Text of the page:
2003200720112016
    (At least several times a month)   
    I have come home from work too tired to do some of the household jobs which need to be doneTotal--79%83%
    Men--75%83%
    Women--83%82%
          
    It has been difficult for me to fulfil my family responsibilities because of the amount of time I spend on the jobTotal--50%66%
    Men--49%68%
    Women--52%65%
          
    I have found it difficult to concentrate at work because of my family responsibilitiesTotal--26%52%
    Men--24%49%
    Women--29%55%

    Quality of society

    Quality of society

    The Social Exclusion Index is on average higher in Serbia than in the EU28. In 2016, Serbia had a Social Exclusion Index score of 2.5, versus the lower 2.1 in the EU28 (on a scale of 1–5 where a lower value means a lower incidence of social exclusion). Similarly, average trust in people in Serbia was lower than the EU28 average in 2016, at 4.4 compared to 5.2 (on a scale of 1–10).

    However, perceived tensions between different racial and ethnic groups are lower in Serbia than on average in the EU. In Serbia, 23% of respondents reported a lot of this type of tension in 2016, compared with 41% in the EU28.

      2003200720112016
    Social exclusion indexMean (1-5)--2.52.5
    Trust in peopleMean (1-10)--4.64.4
    Involvement in unpaid voluntary work% "at least once a month"--3%5%
    Tension between poor and rich people% reporting 'a lot of tension'--0.536%
    Tension between different racial and ethnic groups% reporting 'a lot of tension'--0.323%
    I feel safe when I walk alone after darkStrongly agree---32%

    Quality of public services

    Quality of public services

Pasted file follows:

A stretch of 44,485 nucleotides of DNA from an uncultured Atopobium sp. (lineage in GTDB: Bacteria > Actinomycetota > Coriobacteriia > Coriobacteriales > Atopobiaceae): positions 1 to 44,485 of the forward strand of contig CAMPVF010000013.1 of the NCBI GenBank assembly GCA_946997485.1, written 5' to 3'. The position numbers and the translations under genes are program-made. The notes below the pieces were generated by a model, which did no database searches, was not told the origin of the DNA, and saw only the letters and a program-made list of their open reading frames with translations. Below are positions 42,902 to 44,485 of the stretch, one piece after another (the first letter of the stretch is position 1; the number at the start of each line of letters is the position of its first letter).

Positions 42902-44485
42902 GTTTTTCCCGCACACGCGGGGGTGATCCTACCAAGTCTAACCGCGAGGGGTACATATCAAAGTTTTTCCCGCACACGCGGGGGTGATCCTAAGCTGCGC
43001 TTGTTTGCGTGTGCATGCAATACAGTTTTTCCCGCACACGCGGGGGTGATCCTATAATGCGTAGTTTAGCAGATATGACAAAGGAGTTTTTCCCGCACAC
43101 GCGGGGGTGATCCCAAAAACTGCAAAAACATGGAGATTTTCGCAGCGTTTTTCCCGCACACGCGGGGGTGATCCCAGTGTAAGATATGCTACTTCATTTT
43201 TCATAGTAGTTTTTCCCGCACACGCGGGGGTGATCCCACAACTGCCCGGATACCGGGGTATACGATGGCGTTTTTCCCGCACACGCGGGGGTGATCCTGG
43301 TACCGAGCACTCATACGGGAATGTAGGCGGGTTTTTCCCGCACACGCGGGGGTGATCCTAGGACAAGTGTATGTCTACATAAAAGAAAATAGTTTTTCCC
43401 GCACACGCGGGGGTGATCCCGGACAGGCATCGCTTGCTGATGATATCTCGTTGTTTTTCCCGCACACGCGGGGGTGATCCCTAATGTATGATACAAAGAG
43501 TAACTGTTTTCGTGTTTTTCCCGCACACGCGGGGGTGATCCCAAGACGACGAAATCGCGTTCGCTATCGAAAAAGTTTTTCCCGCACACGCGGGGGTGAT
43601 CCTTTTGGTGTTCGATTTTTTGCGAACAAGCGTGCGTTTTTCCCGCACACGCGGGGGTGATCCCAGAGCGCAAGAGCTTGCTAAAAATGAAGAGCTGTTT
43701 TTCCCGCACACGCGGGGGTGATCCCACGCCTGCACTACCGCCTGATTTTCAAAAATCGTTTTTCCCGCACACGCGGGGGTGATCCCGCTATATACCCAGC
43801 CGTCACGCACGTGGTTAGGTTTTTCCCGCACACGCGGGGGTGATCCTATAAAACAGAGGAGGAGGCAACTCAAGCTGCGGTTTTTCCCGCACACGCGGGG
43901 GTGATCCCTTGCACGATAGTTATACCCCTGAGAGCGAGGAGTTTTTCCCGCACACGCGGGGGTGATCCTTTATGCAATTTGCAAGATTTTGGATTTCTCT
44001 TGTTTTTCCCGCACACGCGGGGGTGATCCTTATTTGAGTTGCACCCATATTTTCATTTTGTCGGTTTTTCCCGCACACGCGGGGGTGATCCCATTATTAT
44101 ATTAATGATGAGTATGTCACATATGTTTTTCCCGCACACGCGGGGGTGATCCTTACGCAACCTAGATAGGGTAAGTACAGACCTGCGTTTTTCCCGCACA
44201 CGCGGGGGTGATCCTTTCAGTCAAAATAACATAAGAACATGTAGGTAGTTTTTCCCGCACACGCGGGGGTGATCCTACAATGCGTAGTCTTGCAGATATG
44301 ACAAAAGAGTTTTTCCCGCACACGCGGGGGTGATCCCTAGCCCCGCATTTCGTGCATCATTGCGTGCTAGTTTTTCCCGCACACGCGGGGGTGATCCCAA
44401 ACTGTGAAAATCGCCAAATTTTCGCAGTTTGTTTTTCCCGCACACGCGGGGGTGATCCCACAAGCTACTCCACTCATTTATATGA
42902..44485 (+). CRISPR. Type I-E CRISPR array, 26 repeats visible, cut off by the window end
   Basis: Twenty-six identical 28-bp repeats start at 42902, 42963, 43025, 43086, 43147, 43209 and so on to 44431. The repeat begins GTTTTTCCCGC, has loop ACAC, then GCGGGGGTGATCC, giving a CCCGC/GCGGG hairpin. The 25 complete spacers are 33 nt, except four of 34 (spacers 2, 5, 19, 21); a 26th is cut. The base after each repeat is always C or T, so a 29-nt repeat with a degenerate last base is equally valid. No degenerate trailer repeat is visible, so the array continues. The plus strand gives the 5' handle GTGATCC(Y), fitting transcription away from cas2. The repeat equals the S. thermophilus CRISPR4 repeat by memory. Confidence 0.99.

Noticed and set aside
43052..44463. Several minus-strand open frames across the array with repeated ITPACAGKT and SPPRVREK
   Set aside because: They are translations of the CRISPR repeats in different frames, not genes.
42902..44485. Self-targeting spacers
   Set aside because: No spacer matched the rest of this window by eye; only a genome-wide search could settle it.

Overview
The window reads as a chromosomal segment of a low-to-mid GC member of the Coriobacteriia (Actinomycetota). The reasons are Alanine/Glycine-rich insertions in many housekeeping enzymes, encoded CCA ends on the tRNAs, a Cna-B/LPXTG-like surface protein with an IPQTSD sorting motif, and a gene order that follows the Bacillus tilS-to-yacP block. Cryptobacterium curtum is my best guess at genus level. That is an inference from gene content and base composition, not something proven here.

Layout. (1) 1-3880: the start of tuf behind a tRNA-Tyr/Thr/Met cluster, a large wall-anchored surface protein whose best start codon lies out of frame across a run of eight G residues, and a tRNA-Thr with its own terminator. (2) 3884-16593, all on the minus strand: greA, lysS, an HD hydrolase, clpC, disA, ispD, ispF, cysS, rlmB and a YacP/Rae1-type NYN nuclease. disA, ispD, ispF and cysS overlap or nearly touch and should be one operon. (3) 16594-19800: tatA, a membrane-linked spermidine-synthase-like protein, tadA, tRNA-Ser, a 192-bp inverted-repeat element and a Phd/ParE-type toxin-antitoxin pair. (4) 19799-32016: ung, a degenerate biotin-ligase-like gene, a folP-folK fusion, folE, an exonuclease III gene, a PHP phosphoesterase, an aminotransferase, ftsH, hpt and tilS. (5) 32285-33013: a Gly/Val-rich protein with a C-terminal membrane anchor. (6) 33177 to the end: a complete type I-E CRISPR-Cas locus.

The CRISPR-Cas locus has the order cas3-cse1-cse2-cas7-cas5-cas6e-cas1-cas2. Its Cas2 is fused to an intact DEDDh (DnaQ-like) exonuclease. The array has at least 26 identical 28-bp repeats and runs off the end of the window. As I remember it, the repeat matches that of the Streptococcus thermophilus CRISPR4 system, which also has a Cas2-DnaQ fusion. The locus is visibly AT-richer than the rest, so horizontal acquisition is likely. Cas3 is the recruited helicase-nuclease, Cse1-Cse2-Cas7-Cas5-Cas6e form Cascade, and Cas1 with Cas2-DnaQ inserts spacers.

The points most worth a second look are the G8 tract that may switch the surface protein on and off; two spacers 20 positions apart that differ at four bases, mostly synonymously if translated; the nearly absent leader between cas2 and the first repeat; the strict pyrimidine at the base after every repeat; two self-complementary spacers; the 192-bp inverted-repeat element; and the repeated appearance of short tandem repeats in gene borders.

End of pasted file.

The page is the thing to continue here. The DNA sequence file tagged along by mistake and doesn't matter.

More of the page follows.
Quality ratings for seven public services

    Note: scale of 1-10, Source: EQLS 2016.

    In Serbia, the perceived quality of all seven public services examined in the EQLS are slightly below the EU28 averages. The education system in Serbia received the highest quality rating of 6.4 in 2016 (on a scale of 1–10). On the contrary, state pension system in Serbia received the lowest quality rating of 4.8 in 2016.

    When looking at the change over time, many public services have improved their quality ratings between 2011 and 2016 in Serbia. For example, the perceived quality of social housing increased from 3.6 in 2011 to 4.9 in 2016. Similarly, the perceived quality of health services increased from 5.1 in 2011 to 6.0 in 2016.

      2003200720112016
    Health servicesMean (1-10)--5.16.0
    Education systemMean (1-10)--5.66.4
    Public transportMean (1-10)--5.96.1
    Childcare servicesMean (1-10)--6.16.2
    Long-term care servicesMean (1-10)--5.05.4
    Social housingMean (1-10)--3.64.9
    State pension systemMean (1-10)--4.24.8

    Working life in Serbia

    Working life profile

    Working life profile

    Eurofound is currently working on a new working life profile for Serbia. It will be a comprehensive update on industrial relations and working conditions, aiming to provide the relevant background information on the structures, institutions and regulations related to working life. This includes indicators, data and regulatory systems on the following aspects: actors and institutions, collective and individual employment relations, health and well-being, pay, working time, skills and training, and equality and non-discrimination at work. 

    Meanwhile, the previous industrial profile for Serbia is available for download.